The 2013 NAWCC Ward Francillon Time Symposium and Special Exhibition of Spectacular Clocks, Watches, and Sundials
by The Pre-Eminent Master
Thomas Tompion (1639–1713)

California Institute of Technology Pasadena, California

7-9 November 2013

William J. H. Andrewes

Author, Horological Consultant, and Sundial Maker (U.S.A.)

James Arthur Lecture:
The Time of Our Lives

  • Biography
  • Presentation
  • Further Information
  • Will Andrewes was born in London and trained as a clockmaker, working under the guidance of George Daniels, Martin Burgess, and others, and as a designer, graduating in three-dimensional design from Kingston College of Art in 1972. He became one of the first recipients of the British Crafts Advisory Committee Award in 1973 and was elected a Freeman of the Worshipful Company of Clockmakers in 1977. Specializing in the field of time measurement for four decades, he worked at Eton College (1973-1977), the Old Royal Observatory, Greenwich (1974-1977), The Time Museum (1977-1987), and Harvard University, where he was the David P. Wheatland Curator of the Collection of Historical Scientific Instruments (1987-1999). He organized the Longitude Symposium (1993), edited The Quest for Longitude (1996), and was co-author with Dava Sobel of The Illustrated Longitude (1998). In 2001, he organized the exhibition The Art of the Timekeeper at the Frick Collection in New York. He was awarded the Clockmakers’ Company’s Harrison Gold Medal in 2007.

    Andrewes lives in Concord, Massachusetts, where, in addition to consulting with museums and private collectors, he designs and makes a unique form of sundial called the Longitude Dial for which he has been granted two patents. Feature articles about this work have appeared in the Patek Philippe Magazine, Smithsonian Magazine, and other periodicals.

    Over the past 50 years, remarkable changes have occurred in the way we find, keep, and measure time. During the late 1960s, inexpensive quartz watches began to flood the market. Unable to compete in either price or accuracy, the traditional type of mechanical timekeeper seemed doomed, its almost 700-year development finally coming to an end. It appeared that the only future for those intent on becoming involved in horology was in museums, the antique trade, or restoration.

    It was around this time, however, that a renaissance in the art and craft of mechanical timekeeping suddenly emerged. Two of the foremost pioneers were Martin Burgess, who specialized in sculptural clocks, and George Daniels, who began making watches by hand and, in so doing, inspired a whole new generation of watchmakers.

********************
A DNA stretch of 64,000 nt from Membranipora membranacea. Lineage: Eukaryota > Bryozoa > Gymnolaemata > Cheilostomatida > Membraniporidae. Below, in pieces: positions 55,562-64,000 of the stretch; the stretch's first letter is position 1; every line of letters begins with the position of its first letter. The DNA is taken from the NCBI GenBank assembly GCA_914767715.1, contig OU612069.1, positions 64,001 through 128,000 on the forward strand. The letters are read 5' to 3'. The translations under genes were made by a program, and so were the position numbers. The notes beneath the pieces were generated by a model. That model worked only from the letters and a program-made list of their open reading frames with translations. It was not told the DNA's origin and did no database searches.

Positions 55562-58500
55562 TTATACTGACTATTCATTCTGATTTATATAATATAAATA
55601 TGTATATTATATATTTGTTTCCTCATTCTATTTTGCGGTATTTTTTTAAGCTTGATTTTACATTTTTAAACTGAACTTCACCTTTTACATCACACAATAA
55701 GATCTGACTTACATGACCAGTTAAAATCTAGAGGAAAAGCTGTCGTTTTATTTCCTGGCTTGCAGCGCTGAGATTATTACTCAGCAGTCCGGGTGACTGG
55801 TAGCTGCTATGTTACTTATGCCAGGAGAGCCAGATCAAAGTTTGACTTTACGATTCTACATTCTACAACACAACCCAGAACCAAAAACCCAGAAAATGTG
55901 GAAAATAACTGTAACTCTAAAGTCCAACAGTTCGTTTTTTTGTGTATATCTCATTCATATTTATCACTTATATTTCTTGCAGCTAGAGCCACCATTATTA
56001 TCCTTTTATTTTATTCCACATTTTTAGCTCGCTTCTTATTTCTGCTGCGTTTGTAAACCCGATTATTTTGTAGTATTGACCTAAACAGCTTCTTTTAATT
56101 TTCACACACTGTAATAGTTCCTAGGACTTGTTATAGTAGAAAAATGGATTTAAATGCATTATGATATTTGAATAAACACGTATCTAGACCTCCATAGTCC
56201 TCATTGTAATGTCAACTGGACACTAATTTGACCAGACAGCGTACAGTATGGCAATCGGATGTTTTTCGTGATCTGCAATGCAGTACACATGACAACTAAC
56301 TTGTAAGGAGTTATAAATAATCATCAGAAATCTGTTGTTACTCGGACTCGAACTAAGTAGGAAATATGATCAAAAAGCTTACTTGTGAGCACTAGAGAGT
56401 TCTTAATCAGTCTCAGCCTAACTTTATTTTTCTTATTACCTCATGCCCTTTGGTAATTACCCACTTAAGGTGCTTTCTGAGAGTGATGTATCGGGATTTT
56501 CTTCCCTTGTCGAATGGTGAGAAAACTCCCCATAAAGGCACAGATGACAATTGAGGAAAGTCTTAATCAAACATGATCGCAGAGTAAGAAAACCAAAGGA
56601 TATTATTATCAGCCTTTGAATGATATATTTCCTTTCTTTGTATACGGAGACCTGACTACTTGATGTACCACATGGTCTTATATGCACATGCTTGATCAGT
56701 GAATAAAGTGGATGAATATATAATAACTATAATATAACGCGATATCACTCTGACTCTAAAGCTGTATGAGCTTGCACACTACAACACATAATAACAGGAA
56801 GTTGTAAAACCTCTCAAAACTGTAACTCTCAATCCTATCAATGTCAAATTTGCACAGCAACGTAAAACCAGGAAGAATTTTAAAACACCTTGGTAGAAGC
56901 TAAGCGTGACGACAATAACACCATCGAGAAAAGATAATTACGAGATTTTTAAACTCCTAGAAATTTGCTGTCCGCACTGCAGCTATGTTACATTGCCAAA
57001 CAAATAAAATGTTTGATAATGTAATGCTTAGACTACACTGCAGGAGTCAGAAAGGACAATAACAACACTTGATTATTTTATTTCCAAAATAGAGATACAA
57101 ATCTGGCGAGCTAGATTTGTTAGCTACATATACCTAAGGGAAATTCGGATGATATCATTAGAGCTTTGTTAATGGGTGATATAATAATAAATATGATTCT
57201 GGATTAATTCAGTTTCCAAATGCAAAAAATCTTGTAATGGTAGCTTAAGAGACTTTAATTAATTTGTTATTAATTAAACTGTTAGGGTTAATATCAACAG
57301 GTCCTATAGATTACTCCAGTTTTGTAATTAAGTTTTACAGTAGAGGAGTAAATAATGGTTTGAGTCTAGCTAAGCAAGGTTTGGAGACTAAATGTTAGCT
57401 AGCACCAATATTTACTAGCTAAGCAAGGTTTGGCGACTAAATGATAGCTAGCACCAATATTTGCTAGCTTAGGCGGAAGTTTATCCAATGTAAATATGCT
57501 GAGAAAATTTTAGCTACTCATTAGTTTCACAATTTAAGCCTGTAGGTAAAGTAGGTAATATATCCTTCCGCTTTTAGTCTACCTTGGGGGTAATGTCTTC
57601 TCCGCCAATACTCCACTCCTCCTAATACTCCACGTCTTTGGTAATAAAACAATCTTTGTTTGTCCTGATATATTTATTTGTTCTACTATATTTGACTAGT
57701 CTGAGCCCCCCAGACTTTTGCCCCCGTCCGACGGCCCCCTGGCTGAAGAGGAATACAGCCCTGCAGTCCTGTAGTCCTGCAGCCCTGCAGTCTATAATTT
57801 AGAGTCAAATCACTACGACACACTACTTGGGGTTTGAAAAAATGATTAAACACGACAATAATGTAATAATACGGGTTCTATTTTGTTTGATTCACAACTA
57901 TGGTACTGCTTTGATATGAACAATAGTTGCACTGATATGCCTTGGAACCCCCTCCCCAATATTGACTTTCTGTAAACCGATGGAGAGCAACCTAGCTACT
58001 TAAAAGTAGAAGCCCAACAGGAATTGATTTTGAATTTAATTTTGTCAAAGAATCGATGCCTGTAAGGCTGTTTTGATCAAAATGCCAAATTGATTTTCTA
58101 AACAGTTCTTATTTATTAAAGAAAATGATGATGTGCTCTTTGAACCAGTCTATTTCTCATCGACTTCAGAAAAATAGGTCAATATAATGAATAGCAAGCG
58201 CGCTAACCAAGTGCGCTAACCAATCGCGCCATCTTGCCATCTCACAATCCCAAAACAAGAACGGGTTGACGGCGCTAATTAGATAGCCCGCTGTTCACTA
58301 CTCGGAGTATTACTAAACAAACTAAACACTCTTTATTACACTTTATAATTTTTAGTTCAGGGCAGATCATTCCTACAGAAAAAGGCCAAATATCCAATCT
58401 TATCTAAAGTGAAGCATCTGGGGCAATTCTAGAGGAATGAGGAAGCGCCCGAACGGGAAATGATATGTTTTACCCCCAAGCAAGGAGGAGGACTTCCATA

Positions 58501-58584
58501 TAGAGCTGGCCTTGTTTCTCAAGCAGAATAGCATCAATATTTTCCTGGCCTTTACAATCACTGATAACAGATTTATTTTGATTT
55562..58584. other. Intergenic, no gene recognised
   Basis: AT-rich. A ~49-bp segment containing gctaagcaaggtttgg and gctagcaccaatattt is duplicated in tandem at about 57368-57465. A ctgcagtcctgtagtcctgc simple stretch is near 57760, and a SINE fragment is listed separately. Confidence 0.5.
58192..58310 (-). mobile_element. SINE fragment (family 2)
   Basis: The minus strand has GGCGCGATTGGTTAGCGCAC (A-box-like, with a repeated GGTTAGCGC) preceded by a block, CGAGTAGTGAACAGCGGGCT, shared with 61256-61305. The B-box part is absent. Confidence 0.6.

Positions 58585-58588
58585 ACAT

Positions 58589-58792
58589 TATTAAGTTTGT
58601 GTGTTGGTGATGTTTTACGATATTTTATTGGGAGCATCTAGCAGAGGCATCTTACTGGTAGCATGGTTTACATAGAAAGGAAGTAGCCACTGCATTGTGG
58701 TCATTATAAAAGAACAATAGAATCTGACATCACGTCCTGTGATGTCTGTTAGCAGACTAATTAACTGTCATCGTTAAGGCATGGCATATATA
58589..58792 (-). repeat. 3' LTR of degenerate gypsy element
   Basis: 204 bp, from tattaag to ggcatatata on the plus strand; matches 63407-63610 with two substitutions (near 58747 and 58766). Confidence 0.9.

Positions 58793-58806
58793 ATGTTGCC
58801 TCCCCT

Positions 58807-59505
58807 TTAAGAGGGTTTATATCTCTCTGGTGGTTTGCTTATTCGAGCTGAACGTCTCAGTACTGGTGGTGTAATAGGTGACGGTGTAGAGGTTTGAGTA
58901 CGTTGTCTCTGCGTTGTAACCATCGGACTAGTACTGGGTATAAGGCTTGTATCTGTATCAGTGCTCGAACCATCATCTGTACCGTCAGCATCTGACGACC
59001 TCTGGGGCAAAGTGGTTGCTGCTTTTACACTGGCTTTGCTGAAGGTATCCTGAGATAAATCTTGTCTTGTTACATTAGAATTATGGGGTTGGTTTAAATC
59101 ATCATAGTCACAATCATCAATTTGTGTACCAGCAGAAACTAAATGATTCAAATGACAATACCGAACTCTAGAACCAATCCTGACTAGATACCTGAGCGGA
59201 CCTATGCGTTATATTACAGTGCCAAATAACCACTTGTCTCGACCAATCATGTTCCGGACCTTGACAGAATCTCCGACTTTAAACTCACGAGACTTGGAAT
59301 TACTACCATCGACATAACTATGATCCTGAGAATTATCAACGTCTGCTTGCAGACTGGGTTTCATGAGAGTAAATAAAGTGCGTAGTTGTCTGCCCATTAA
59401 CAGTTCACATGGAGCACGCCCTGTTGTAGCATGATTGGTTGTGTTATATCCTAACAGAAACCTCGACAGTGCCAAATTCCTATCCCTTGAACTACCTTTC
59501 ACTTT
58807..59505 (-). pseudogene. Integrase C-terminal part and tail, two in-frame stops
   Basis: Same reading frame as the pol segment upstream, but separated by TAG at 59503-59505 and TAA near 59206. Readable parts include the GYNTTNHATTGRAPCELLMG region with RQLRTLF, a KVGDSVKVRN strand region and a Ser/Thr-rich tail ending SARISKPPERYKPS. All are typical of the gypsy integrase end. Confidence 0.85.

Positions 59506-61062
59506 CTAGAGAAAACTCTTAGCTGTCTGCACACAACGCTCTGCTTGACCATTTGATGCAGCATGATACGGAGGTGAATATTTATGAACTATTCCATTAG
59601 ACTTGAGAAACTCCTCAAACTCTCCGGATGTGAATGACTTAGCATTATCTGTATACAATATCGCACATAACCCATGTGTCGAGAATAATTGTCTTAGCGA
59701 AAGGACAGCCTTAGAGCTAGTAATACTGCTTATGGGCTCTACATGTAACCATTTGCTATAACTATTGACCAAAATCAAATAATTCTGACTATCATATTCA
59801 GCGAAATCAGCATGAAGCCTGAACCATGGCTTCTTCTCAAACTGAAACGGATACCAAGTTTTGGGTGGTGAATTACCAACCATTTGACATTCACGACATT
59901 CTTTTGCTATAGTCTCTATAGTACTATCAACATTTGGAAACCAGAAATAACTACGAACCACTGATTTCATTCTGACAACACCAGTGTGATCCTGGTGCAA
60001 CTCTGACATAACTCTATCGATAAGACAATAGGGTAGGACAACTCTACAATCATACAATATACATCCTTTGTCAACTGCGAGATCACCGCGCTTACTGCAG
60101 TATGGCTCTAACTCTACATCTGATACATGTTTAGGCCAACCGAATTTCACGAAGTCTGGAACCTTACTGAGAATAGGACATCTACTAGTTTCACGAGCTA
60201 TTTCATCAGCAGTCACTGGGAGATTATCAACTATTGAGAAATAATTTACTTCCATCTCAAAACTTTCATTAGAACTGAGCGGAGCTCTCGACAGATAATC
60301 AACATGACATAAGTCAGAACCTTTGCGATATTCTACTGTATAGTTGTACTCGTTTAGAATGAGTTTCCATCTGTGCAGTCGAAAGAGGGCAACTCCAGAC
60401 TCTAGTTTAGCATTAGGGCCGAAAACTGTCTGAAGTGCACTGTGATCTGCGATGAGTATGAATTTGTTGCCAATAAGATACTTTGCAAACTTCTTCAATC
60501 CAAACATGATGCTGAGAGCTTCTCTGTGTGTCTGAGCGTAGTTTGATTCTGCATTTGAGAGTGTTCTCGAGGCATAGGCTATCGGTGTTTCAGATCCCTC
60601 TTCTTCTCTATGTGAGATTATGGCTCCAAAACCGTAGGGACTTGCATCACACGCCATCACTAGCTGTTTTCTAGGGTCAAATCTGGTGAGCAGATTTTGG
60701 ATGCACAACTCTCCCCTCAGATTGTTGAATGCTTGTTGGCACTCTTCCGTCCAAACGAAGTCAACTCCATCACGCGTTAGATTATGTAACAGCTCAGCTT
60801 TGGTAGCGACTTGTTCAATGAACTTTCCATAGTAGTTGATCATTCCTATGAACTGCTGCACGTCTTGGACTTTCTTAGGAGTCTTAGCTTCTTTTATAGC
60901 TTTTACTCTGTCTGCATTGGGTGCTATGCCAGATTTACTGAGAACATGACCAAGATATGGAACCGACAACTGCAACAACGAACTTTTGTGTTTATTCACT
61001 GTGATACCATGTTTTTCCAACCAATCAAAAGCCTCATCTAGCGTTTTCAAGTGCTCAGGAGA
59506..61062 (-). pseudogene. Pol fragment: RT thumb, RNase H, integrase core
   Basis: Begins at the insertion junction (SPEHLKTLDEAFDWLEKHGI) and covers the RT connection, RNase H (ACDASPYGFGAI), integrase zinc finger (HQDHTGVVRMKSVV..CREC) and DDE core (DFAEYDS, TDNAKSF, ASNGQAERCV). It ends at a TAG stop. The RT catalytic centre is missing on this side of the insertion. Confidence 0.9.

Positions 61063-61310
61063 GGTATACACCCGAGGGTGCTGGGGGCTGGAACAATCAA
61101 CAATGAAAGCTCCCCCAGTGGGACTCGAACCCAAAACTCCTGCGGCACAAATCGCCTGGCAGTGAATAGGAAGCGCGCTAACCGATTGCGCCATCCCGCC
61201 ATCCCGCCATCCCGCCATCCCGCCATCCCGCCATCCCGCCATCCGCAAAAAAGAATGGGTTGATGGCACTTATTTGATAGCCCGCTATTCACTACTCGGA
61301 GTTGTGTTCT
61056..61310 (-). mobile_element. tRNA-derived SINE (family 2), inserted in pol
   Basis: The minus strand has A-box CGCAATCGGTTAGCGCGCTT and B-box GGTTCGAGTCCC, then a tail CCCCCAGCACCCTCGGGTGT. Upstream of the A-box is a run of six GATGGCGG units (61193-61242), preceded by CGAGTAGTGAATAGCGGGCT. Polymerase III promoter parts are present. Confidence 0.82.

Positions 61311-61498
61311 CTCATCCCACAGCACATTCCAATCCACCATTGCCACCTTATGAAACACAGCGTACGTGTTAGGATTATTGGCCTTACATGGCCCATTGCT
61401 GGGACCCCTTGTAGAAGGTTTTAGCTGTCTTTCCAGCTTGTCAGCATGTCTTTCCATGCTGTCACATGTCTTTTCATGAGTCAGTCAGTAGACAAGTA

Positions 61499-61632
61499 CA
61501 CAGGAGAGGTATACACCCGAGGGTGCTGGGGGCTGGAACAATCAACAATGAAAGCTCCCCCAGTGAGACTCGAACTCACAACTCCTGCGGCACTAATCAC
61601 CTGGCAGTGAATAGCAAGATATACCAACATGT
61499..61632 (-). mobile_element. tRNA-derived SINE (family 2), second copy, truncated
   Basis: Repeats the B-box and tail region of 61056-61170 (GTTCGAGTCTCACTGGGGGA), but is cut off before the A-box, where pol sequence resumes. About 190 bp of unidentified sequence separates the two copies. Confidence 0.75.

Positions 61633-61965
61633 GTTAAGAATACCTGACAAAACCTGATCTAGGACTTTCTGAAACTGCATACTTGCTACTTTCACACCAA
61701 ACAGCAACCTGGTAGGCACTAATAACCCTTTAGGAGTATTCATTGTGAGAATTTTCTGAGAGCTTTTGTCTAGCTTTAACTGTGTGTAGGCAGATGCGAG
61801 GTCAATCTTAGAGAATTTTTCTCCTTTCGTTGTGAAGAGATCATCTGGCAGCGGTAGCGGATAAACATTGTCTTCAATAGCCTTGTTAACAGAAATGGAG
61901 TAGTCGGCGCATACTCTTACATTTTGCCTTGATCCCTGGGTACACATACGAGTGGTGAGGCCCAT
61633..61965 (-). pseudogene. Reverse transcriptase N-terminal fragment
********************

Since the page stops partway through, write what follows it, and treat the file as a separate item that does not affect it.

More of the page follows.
From the perspective of his own career during this extraordinary period in the history of time measurement, William Andrewes will describe some of the memorable events and extraordinary individuals who have helped to change the face of time and inspire his work in the development of the Longitude Dial, a unique timepiece with no moving parts that tells the time in two places simultaneously. One of the 20 examples made so far is the Chilpancingo Dial, a five-meter diameter sundial that he designed for the bicentenary of the signing of Mexico’s independence, which took place in Chilpancingo in 1813.

    Books on Amazon

    Articles about

    "Chasing The Sun: Exploring The Andrewes Longitude Dial" by John Reardon,
    www.Hodinkee.com/features/will-andrewes-feature

    August 2002: "The Long View" by Matthew Morse, WatchTime: The Magazine of Fine Watches, pp. 90 - 93.
    (www.watchtime.com) Article not published online.
    PDF: Watch Time article

    April 2006: "Sunny side up" by Dava Sobel, Patek Philippe Magazine, Vol. 11, No. 7, pp. 22 - 25.
    (www.patek.com/contents/default/en/ppmagazine.html) Article not published online.

    January 2007: "The Shadow Knows" by Dava Sobel, Smithsonian Magazine, Vol. 37, No. 10, pp. 88-95
    (www.smithsonianmag.com/science-nature/sundial.html)
    PDF: Smithsonian Magazine, article

    Select Articles on Various Subjects

    January 1986: "The Time Museum — Its Past and Present", Horological Journal, Vol. 128, No. 7, pp. 12 - 18.
    (www.bhi.co.uk/horological-journal) Article not published online.
    PDF: The Time Museum-Its past and present

    1995: "The Life and Work of David Pingree Wheatland". Oxford University Press: Journal for the History of Collections, Vol. 7, No. 2, pp. 262-268. (jhc.oxfordjournals.org). Article not published online.
    PDF: The Life and Work of David P. Wheatland

    June 2010: "Seth Atwood: In Memoriam". Antiquarian Horology, Vol. 32, No. 2, pp. 175 - 177.
    (www.ahsoc.org). Article not published online.
    PDF: Seth Atwood, In Memoriam article, AHS June 2010

    Spring 2012: "A Chronicle of Timekeeping: Our conception of time depends on the way we measure it",
    Scientific American: A Matter of Time, Special edition, Vol. 21, No. 1.
    (www.scientificamerican.com/article.cfm?id=a-chronicle-of-timekeeping) Article published online on
    January 15, 2012 under a new main title "A History of Clocks".
    PDF: Scientific American 2012

    The Longitude Dial (not updated since 2006)